• Forgot About His Powers: Okay, Delgo, here's the sitch: you're in melee with Sedessa's main Ando henchman. He's got two feet and a few hundred pounds on you, he's got a warhammer that weighs as much as you, and by sheer stroke of luck you've managed to loop your pickax through his nose, pointing its payload of telekinetic phlebotinum right between his eyes. What do you do? Answer: Jump away from the guy like an idiot and wait until it's knocked loose, tele-retrieve it, then wave the light in his eyes until he cracks the crystal. Way to go!
  • Gas Chamber: Sedessa kills the Ando leaders in this matter, despite them taking her in when she was in exile.
  • The Good King: King Zahn wishes to negotiate with the Lochni instead of declaring war with them after they decide that they can't allow them to have more space. Unfortunately, Sedessa has other plans.
  • Groin Attack: Delgo flies through the air, only to land crotch first on the neck of a dragon.
  • Hollywood Tactics: So, your species has higher tech than the other guys and you can fly. That's pretty good, right? Bad news: the other guys have powerful psychics and, presumably, because they're land-bound, are able to wear much sturdier armor than you. So, what do you do? Hover one foot above the ground in thick swarms and engage the foe at melee range, conspicuously ignoring the psions. At least the effects are more or less what you'd expect.
  • Honor Before Reason: At the end of the movie, Delgo recalls some pro-mercy words of his mentor and decides to save Sedessa from falling to her death. Being the monster she is, she attempts to backstab him, and ends up falling to her death anyway once Kyla punches her.
  • I Control My Minions Through...: Acceptance. Sedessa promises her troops a fair shake by invading the beautiful resource-rich continent.
  • I Have No Son!: A sibling variant, King Zahn disowns Sedessa at the start of the movie when she instigates the war between the Nohri and the Lockni. Needless to say, she did not take it well.
  • Interspecies Romance: Delgo, a Lockni (lizard/dino-people) and Kyla, a Nohri (dragonfly/faerie-people).
  • Inverse Law of Sharpness and Accuracy: Very few pointy weapons make their mark. It gets really blatant when two thrown daggers hit crossguard first.
  • Inverse Law of Utility and Lethality: Semi-averted. The telekinesis stones are used in, for example, mining tools and for making elaborate artwork. They can also be admirable blasting weapons.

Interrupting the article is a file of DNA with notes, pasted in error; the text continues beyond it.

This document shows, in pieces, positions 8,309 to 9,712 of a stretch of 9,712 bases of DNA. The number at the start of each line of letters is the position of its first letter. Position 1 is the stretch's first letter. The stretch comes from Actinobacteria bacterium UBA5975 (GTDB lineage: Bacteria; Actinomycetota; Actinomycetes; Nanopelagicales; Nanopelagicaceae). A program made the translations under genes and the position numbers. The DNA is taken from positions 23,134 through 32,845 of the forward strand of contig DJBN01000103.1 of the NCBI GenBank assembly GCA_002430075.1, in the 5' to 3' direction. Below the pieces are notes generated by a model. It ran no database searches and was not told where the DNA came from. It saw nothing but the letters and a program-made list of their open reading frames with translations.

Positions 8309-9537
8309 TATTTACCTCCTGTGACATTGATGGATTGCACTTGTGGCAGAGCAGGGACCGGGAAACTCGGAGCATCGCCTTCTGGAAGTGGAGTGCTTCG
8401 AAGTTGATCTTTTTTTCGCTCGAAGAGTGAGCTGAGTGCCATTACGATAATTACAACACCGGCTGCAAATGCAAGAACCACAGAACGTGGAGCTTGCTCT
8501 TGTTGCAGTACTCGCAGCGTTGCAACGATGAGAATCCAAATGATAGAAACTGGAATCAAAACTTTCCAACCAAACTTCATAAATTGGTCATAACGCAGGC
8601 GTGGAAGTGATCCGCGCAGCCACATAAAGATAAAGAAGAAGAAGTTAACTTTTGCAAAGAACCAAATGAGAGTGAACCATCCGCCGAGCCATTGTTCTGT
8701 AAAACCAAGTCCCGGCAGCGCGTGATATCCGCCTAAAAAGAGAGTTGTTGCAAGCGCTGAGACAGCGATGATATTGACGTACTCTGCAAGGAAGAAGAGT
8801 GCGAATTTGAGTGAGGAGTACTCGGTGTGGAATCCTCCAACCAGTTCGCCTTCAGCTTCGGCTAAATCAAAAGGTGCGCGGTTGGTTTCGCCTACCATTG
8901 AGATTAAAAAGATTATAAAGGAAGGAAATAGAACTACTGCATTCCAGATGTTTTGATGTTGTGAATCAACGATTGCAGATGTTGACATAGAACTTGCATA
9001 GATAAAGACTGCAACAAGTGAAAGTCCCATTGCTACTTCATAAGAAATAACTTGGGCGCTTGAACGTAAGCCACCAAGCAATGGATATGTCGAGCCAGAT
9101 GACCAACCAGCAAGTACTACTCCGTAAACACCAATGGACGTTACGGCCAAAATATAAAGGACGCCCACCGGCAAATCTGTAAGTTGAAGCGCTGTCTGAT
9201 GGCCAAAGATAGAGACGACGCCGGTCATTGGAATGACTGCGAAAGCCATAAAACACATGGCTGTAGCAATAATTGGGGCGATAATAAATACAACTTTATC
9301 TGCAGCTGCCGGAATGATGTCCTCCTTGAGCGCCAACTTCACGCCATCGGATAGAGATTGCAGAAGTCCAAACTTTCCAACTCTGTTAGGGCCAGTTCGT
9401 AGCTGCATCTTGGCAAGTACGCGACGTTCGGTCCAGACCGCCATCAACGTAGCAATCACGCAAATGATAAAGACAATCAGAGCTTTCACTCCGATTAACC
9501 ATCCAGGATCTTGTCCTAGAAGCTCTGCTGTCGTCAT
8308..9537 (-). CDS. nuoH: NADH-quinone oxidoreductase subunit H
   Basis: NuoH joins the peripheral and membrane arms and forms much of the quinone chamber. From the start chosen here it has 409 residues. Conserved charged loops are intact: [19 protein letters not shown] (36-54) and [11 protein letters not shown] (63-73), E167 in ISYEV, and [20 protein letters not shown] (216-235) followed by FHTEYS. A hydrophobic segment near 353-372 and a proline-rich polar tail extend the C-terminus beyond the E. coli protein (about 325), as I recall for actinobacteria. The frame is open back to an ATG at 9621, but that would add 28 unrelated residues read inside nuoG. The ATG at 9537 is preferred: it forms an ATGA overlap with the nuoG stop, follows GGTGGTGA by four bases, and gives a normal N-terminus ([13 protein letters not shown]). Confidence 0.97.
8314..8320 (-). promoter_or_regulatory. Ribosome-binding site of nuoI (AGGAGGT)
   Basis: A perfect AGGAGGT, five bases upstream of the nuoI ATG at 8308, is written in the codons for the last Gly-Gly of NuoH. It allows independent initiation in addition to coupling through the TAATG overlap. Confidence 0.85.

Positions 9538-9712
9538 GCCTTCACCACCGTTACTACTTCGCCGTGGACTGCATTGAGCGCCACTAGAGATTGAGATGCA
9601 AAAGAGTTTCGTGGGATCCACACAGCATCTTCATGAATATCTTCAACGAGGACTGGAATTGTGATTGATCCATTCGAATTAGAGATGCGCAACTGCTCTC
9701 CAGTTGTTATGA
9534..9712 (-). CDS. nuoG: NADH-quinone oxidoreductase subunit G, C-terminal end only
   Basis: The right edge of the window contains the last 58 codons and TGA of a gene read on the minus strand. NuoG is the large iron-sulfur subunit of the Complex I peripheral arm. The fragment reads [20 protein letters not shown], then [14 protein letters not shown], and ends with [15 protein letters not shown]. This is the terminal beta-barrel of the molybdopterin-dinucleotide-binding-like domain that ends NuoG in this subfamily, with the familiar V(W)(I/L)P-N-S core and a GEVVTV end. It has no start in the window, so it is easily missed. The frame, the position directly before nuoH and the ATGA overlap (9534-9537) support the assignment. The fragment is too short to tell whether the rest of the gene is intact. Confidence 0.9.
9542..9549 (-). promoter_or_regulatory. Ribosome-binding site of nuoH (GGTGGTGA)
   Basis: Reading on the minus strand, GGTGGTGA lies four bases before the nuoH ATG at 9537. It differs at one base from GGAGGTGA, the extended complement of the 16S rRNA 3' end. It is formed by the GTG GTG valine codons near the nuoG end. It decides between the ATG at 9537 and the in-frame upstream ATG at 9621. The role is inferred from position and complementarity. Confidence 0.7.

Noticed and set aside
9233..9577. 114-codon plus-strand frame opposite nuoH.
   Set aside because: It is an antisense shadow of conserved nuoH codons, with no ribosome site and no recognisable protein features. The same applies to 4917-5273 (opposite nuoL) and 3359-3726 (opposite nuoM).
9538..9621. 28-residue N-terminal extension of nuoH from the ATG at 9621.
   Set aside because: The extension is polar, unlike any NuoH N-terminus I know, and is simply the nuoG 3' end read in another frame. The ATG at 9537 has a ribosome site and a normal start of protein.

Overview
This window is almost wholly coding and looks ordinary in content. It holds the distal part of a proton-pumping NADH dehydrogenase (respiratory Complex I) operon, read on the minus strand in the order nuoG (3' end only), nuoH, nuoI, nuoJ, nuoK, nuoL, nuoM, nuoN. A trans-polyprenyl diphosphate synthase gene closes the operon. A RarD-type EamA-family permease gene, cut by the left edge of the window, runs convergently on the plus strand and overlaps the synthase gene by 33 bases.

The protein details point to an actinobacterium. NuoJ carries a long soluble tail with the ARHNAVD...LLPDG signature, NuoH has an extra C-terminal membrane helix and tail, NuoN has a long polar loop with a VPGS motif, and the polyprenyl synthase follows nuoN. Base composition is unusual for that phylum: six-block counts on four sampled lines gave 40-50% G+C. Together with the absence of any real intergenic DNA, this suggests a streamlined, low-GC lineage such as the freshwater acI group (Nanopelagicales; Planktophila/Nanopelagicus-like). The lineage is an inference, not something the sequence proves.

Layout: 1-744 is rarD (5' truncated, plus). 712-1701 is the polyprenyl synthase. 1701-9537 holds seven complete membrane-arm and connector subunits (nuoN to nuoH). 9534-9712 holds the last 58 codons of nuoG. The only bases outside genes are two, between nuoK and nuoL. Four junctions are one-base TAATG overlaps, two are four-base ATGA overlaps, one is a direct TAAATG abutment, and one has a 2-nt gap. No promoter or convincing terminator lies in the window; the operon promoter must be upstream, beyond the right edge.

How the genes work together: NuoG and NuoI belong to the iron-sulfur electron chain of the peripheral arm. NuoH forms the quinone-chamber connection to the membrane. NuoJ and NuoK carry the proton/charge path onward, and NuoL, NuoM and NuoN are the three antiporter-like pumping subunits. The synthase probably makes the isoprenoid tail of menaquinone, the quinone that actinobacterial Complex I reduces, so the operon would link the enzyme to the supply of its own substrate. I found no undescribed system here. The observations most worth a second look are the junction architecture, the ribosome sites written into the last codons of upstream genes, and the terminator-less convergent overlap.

• Lizard Folk: The Lochni are relatively humanoid beings with the features of both reptiles and dinosaurs. The Ando have reptilian features as well.
  • Mad Scientist: Engineer Prando is a Ando scientist who created most of Sedessa's technology. Complete with the Evil Laugh. He gets a little Dr. Robotnik-esque battle pod, too.
  • Meaningful Echo: "You're on your own, kid." Repeated, with a flashback, for the slower members of the audience.
  • Meaningful Name: The filmmakers were very much aware that Delgo shared the same name as a certain town in Sudan.
  • Missing Mom: Kyla's mother was murdered by Sedessa when she was an infant. Delgo happens to be missing both his parents.
  • The Mole: Commander Raius turns out to be working with Sedessa.
  • Mundane Made Awesome: The voting scene. Levitating rocks is just more visually engaging than having council members say "aye" or "nay".
  • Multiple Demographic Appeal: A case study in why you shouldn't try to invoke this deliberately unless you're damn sure what you're doing (and even then, think twice). The plot and themes are a little too heavy for really little kids; on the other hand, Filo and the scene mentioned above under All Animals Are Dogs could only have been intended for really little kids.
  • A Nazi by Any Other Name: Sedessa is not only racist towards the Lochni, but she also happens to be a warmonger. She even "rewards" the Ando leaders (who took her in after she got her wings chopped up and was exiled, no less) by killing them with a gas chamber!.
  • No Flow in CGI: The characters have pointy hair, or no hair at all, and mostly wear pants.
  • Our Ogres Are Hungrier: Some of the Ando are bigger and more buff than the others, giving them a resemblance to classic fairytale ogres.
  • Our Orcs Are Different: The Ando are pretty much Tolkien-esque orcs with a different name.
  • Punch-Clock Villain: Outside of Prando, the Ando are depicted as ordinary, if slightly dim-witted folk who don't seem to realize the implications of Sedessa's plans.
  • Save the Villain: Delgo saves Sedessa from falling to her death. When she attempts to kill him anyway, Kyla finishes her off.
  • Scenery Porn: The biggest praise the film tends to get is the imaginative world and beautiful environments. A couple of the monsters and bits of fantasy tech are cool, too.
  • Villains Want Mercy: Sadessa begs to be saved when she is hanging on for her life. When Delgo saves her, she immediately attacks him again, and ends up dying anyway.
  • You Have Outlived Your Usefulness: Carried out with, of all things, a gas chamber.